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Four long-pending mega-mergers, including AT&T Inc.'s bid for Time Warner Inc., aren’t likely to emerge this year untouched by their months-long regulatory reviews.
Parties to three of the four deals have already said they’ve received second requests for information from antitrust regulators, and the companies’ lawyers are presumed to be working to negotiate settlements that mollify agency concerns.
AT&T and Time Warner have yet to say whether a second request has been received, but even if one hasn’t, President-elect Donald Trump has already threatened to derail the approval process.
Here is a rundown of four pending mega-deals expected to close in early 2017.
AT&T’s $85.4 billion bid to take over Time Warner was the largest merger announced in 2016.
On the campaign trail, Trump said he would block the proposed tie-up because it would concentrate too much power in an already consolidated industry.
The merger has also garnered opposition from three lawmakers at a Senate Judiciary Antitrust Subcommittee hearing in December.
Sen. Amy Klobuchar (D-Minn.), ranking member of the subcommittee, said the merger might undermine competition and drive up prices for consumers. Sen. Al Franken, (D-Minn.) and Sen. Charles Grassley (R-Iowa) also spoke out against the merger at the hearing.
The parties have a year to close the deal, per their agreement. As such, if the deal is still under regulatory review as of Oct. 22, either party can ask to extend the deadline to April 22, 2018.
AT&T said in securities filings that it’s too early to tell if the Federal Communications Commission will also have to review the deal. FCC involvement hinges on whether AT&T will need to assume licenses held by Time Warner. It’s also unclear which antitrust enforcer will review the deal, although DOJ is the presumed pick due to its expertise in the telecom arena.
This merger, unveiled in December 2015, has dragged past its expected closing date in a protracted review. The companies now estimate it will close during the first quarter of 2017.
Billed as a merger of equals, Dow and DuPont had a combined market capitalization of around $130 billion when deal was inked. DuPont and Dow intend to break the combined company into three separate, publicly-traded companies through tax-free spin-offs 24 months after closing.
The companies have argued that the deal presents few competitive concerns because their businesses have minimal market overlap.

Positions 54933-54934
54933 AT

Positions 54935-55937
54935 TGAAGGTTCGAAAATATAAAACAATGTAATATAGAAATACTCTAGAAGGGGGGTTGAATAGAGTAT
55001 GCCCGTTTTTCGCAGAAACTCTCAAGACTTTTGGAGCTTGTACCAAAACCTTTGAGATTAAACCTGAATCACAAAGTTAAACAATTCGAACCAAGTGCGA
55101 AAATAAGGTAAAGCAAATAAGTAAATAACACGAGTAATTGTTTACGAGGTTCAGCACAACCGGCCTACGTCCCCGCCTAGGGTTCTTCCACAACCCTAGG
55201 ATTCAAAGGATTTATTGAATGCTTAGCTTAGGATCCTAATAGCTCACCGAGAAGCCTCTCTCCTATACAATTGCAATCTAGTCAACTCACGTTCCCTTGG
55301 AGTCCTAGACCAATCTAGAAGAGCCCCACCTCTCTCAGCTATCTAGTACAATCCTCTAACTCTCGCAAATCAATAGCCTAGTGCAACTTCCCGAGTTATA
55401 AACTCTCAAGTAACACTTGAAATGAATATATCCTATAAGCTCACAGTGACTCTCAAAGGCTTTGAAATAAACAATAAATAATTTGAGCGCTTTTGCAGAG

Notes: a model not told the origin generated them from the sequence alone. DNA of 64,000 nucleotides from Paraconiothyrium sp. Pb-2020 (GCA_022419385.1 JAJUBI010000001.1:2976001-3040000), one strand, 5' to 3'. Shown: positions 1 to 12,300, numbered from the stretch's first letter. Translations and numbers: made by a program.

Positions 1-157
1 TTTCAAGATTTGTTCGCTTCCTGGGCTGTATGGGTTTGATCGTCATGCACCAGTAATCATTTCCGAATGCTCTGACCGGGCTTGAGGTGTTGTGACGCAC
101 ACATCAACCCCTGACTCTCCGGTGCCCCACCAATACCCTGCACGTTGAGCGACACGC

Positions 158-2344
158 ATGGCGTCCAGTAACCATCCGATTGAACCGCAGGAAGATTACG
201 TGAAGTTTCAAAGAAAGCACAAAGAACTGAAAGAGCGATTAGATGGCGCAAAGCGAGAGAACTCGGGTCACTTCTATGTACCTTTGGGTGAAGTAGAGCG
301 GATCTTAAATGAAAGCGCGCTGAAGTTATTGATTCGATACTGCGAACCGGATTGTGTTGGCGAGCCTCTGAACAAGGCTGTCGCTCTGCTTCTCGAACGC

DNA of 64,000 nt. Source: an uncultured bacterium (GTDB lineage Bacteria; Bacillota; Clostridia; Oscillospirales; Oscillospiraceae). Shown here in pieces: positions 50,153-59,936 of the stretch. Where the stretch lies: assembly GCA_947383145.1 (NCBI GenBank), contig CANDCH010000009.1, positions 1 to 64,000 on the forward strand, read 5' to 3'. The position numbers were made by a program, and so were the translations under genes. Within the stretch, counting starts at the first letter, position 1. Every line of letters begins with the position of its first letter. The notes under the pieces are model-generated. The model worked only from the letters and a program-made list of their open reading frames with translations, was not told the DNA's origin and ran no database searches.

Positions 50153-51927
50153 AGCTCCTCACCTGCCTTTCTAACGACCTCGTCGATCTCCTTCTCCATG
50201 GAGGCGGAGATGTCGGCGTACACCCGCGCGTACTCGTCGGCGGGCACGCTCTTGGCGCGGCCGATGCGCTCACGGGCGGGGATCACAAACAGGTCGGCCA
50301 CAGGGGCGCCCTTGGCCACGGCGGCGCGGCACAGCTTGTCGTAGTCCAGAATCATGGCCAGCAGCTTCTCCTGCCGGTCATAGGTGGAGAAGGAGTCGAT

Regulators, however, have to predict the impact of the merger along with other potential shifts in agriculture and chemicals markets, which could be transformed by additional proposed mergers between China National Chemical Corp. (ChemChina), a Chinese-owned chemical company, and Syngenta AG, and Bayer AG and Monsanto Co.
Such a fluid market structure makes it difficult for regulators to handicap how markets will be affected by any one deal, including Dow Chemical-DuPont.
The parties filed for U.S. clearance Jan. 27, 2016, and received a second request from the Department of Justice a month later.
The European Union began its review Aug. 11, 2016, but has suspended it twice, saying the parties failed to provide requested information. The current deadline for an EU decision is Feb. 28.
Australian and Brazilian authorities are also reviewing the deal.
The merger agreement says the deal must close by March 15, although either party can extend that deadline to June 15 if the only impediment to closing is antitrust approval of the deal.
Sherwin-Williams and Valspar announced a cash deal worth $11.3 billion March 2016. The Federal Trade Commission, which is reviewing the deal, issued a second request in May.
The Sherwin-Williams and Valspar deal faces scrutiny in the U.S. paint sector. The deal will create the world’s largest paint and coatings provider with projected revenues of nearly $16 billion and eliminates one of four big house paint competitors in the U.S. The combined company would compete only with PPG Industries Inc. and Masco Corp.
The agreement itself foresees divestitures being required to get the deal through: The agreement allows Sherwin-Williams to drop its bid for Valspar from $113 per share to $105 per share if at least $650 million in divestitures are necessary. Sherwin-Williams can walk away from the deal entirely at $1.5 billion in divestitures.
The agreement also specifies that Sherwin-Williams will not sell its Krylon and Ronseal paint brands to save the merger.
The parties have twice responded to “unfounded market rumors” that the deal is in trouble, and maintain they expect to close in the first quarter of 2017 with minimal divestitures.
The deal cleared the EU in August to little fanfare.
Walgreens and Rite Aid announced a $17.2 billion all cash deal at the end of October 2015. The merger would create the largest drug store chain in the U.S., leapfrogging CVS Health Corp.
While the companies had expected to close by the end of 2016, Walgreens said in filings that the deadline had been extended through Jan. 27, 2017.
The agreement doesn’t allow for further extension. If Jan. 27, 2017, passes without the deal achieving antitrust clearance, either party can pull out. They got a second request from the FTC in December 2015.
To allay FTC concerns, the parties recently said they’d sell 865 stores to Fred’s Pharmacy for $950 million. Fred’s would be on the hook for any additional stores the FTC orders divested, as well.
If the companies are required to shed more than 1,000 stores to get approval, Walgreens has the option to walk away from the merger agreement with Rite Aid.
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